When he’s not taking classes at MassBay, working at one of his three jobs or volunteering, Brian Heffernan is making sure that other young people with Down syndrome and other intellectual disabilities get the same opportunities he’s had.
Most recently, Heffernan, 20, of Newton, has been advocating for a bill at the State House that would change the special education licensing requirements to provide optional advanced training for teachers who want to focus on transitioning children with intellectual disabilities into the competitive work force. Newton resident Julia Landau, senior project manager for the advocacy group Massachusetts Advocates for Children, said the bill would allow more children with intellectual disabilities like Down syndrome and autism to become productive members in their communities.
“Right now three-quarters of the youth with disabilities in our state ages 16-26 end up in sheltered workshops or [day habilitation] programs or unemployed and we know that youth with disabilities when provided the appropriate transition planning and services can measure up with their potential and can live and work competitively,” she said. “That’s the difference between the tapped and untapped potential.”
Heffernan has been taking classes in courses like criminology, mass media and career and life planning at MassBay for the past two years through the school’s partnership with the Newton Public Schools. The Inclusive Concurrent Enrollment grant program allows public high school students with severe intellectual disabilities who are between 18 and 22 and have not yet passed the MCAS test the opportunity to take inclusive college courses aligned with a career goal.
“I’m really proud of the career and life planning class,” Heffernan said. “It made me think a lot about my career.”
During the school year, Heffernan takes public transportation from his house in Newton to the Wellesley Hills MassBay campus, takes general college classes with his peers and works out after school in the school gym. Last summer, Heffernan was looking for activities to join on campus and noticed that the college didn’t have a glee club like his favorite TV show, “Glee,” so he researched and sought out the required number of signatures to form his own glee club.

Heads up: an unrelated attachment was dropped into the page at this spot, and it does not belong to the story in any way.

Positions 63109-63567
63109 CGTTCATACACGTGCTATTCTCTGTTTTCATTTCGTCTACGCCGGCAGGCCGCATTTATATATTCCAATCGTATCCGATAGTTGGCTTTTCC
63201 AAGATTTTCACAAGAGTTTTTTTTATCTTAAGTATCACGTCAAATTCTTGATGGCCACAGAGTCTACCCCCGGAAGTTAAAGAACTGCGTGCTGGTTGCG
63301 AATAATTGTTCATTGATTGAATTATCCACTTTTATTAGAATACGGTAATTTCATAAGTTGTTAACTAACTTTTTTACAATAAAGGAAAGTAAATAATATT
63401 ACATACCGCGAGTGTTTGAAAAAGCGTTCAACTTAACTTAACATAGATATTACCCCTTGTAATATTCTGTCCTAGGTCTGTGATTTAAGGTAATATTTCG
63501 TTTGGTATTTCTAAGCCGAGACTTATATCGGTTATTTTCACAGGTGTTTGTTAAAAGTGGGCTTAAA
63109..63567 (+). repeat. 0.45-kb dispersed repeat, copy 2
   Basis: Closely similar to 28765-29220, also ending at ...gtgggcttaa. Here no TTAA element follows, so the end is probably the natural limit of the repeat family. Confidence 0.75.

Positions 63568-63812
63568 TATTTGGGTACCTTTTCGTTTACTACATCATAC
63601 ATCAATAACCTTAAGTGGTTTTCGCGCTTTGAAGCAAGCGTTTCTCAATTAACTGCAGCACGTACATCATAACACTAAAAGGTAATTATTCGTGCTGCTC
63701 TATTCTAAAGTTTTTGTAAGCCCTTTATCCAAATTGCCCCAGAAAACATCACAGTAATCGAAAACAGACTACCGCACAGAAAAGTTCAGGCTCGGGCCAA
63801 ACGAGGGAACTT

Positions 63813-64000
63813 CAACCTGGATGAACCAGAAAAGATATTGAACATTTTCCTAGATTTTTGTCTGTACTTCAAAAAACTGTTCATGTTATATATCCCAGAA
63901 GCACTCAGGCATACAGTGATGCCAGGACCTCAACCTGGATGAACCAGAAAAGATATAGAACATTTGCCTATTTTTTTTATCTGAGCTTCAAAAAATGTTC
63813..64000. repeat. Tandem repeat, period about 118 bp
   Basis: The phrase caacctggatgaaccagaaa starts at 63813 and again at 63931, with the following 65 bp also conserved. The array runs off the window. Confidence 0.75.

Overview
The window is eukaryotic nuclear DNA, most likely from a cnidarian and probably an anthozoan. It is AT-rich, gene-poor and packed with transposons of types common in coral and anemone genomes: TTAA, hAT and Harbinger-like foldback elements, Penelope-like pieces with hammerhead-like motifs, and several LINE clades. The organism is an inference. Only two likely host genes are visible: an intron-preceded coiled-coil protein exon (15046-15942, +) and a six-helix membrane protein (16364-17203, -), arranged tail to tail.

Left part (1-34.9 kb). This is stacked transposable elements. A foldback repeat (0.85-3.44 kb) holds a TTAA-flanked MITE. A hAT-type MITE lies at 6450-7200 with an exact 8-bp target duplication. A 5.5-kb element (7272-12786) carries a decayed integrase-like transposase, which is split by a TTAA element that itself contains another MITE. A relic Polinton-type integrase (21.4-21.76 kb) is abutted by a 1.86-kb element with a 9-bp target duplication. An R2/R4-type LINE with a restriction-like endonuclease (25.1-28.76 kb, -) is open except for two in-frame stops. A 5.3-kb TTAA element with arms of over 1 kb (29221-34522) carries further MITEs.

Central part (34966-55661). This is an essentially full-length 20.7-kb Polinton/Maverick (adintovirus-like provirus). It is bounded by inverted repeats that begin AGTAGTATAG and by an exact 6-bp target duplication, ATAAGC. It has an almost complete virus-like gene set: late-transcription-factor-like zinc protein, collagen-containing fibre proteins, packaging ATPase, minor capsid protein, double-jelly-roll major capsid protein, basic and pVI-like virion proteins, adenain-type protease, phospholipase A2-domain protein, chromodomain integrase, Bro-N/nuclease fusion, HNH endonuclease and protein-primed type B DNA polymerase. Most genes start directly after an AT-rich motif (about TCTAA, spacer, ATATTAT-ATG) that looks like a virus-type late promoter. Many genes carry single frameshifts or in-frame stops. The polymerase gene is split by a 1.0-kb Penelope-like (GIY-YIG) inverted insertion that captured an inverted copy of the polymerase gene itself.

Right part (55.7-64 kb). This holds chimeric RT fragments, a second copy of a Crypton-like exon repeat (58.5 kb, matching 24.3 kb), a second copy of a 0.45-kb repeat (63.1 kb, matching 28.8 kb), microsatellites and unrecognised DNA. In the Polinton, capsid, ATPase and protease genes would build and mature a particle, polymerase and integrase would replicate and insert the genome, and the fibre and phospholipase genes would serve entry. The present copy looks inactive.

Heffernan said his classes at MassBay have helped him decide that one day he wants to have a career in the film or television industry. He’s already written a 52-page TV script, “The Heffernan Show,” loosely based on “The Cosby Show.”
“One day I got on my computer and just started writing,” he said, while walking around MassBay last week.
In between his busy class schedule at MassBay and camp during the summer Heffernan finds time to work as a host at Wally’s World in Fenway Park, as a bagger at Shaw’s Supermarket in Auburndale and as a guest speaker in the “Understanding Our Differences” curriculum in the Newton Public Schools. He speaks to graduate students about his disability at Brandeis, Harvard and Boston universities and during the summer he volunteers at City Hall delivering mail and stacking books at the Newton Free Library.
“He’s really remarkable,” said Landau of the Massachusetts Advocates for Children, in a phone interview.
Heffernan’s mother, Julie Hefferman, said that her son wants to continue to take classes at the college after he passes his English MCAS test. She said that once he passes the English MCAS test he will place out of the special education program in the Newton Public Schools, but will still be able to receive special education services at the college.
“We’ve had a partn
ership for the past five years with the [Newton schools] to give students with intellectual disabilities the opportunity to take college courses,” said Jayme Finstein, inclusive concurrent enrollment grand coordinator at MassBay. “The goal is to have the courses connect with future career goals. You spend your whole day on campus doing anything that any other student would do.”
Julie Heffernan said her son has flourished through his classes and the new friends he has made at MassBay.
“On Facebook, he has all these friends we’ve never met because he has this whole college life now,” she said.
Landau said she is hopeful that the bill will soon be voted out of the Joint Committee on Education.
“I firmly believe that government has an obligation to care for the most vulnerable amongst us by providing opportunities to those at risk to succeed and live independent fulfilling lives,” said Sen. Steve Tolman, a lead sponsor of the bill, in a statement.
Staff writer Chloe Gotsis can be reached at 781-433-8333 or at email@example.com